This week, Shane Harris speaks to Lucianne Walkowicz, an astronomer and astrobiologist at the Adler Planetarium in Chicago and co-founder of the JustSpace Alliance and studies the ethics of space exploration.
Latest in Space
The United States is poised to become the first state to launch a space nuclear propulsion system under Space Policy Directive-6. But while the directive’s goal of space exploration is admirable, it gives too little attention to crucial safety considerations.
Spacefaring states have claimed to support the prevention of an arms race in outer space, yet some of them have continued to develop and test counterspace capabilities, which fosters the weaponization of outer space.
NASA’s Artemis Accords have been well received by U.S. allies. But competitors warn that the accords could escalate tensions and competition that exist between the U.S. and its allies on one hand, and China and Russia, on the other.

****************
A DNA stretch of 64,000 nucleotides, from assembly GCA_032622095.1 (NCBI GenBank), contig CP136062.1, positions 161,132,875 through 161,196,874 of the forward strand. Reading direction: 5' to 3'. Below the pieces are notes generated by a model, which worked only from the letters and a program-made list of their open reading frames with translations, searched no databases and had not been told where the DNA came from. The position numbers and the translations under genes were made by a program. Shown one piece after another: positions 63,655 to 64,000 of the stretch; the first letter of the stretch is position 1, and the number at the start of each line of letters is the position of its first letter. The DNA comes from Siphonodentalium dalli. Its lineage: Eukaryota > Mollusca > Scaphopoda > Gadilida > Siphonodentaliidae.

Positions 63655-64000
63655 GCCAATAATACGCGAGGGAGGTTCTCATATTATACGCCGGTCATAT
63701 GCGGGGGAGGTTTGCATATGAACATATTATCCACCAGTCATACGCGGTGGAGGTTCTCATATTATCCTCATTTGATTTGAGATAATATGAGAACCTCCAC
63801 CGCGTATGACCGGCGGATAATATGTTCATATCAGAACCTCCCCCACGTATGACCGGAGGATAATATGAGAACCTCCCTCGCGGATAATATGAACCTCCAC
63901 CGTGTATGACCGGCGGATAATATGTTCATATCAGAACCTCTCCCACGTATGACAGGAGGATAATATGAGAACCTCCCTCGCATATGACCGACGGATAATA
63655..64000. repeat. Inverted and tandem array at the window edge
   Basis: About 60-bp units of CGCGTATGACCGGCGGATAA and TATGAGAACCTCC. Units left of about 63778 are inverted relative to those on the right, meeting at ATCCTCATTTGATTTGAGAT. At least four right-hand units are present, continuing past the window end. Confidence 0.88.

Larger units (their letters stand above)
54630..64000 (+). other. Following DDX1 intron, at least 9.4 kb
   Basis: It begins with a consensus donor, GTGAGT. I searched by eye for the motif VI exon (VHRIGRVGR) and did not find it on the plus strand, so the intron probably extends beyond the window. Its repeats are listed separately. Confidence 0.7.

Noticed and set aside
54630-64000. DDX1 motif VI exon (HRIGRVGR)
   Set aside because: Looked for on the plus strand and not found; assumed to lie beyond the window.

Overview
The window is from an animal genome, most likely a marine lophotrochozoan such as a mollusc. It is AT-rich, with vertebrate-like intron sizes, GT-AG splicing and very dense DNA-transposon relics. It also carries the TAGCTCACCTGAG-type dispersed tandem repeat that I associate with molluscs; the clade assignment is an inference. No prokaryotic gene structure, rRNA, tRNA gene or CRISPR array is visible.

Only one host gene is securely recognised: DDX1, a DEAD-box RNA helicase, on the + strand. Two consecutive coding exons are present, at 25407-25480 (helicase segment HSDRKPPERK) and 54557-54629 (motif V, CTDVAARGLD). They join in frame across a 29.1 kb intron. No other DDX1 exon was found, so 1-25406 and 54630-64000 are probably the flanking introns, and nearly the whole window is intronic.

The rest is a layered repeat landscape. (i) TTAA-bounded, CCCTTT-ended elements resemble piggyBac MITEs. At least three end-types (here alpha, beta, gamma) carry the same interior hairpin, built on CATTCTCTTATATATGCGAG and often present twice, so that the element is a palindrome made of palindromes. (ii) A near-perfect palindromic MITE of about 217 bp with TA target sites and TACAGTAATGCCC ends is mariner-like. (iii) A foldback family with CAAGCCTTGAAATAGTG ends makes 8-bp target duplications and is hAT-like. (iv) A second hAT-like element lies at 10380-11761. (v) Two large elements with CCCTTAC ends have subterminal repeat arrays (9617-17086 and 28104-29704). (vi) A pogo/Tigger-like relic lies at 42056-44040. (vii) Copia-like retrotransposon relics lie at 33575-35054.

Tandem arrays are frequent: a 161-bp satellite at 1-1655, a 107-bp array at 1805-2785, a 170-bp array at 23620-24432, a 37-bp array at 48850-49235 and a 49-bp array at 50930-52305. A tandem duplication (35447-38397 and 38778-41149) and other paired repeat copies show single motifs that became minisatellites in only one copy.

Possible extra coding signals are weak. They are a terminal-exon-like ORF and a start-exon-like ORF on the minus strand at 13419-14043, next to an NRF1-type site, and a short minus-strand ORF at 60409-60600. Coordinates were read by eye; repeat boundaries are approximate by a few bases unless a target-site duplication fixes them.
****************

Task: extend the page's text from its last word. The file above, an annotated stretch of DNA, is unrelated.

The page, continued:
A recent policy directive detailing the United States’s cybersecurity principles for “space systems” raises important questions concerning U.S. legal obligations in space under international law.
Editor's Note: This piece originally appeared on Order from Chaos.
The new Netflix comedy is a different kind of military television show, and an interesting model for how art can begin to sort through the Trump presidency.
Russia appears to have resumed anti-satellite weapons testing. What’s so dangerous about the Russian tests? What can the U.S. do to respond?
On June 18, President Donald Trump directed the Department of Defense to “begin the process” of establishing a Space Force as the sixth branch of the U.S. military, pushing into the spotlight recent discussion between Congress and the Pentagon about the need for a separate space component.
Editor’s Note: One of President Trump's more surprising, and more ambitious, decisions is to create a sixth branch of the military dedicated to space. Such a move would be historic, but would it be a good idea? Robert Farley of the University of Kentucky weighs the pros and cons and ends up on the skeptical side, arguing that there are better approaches to securing the U.S. ability to operate and dominate in space.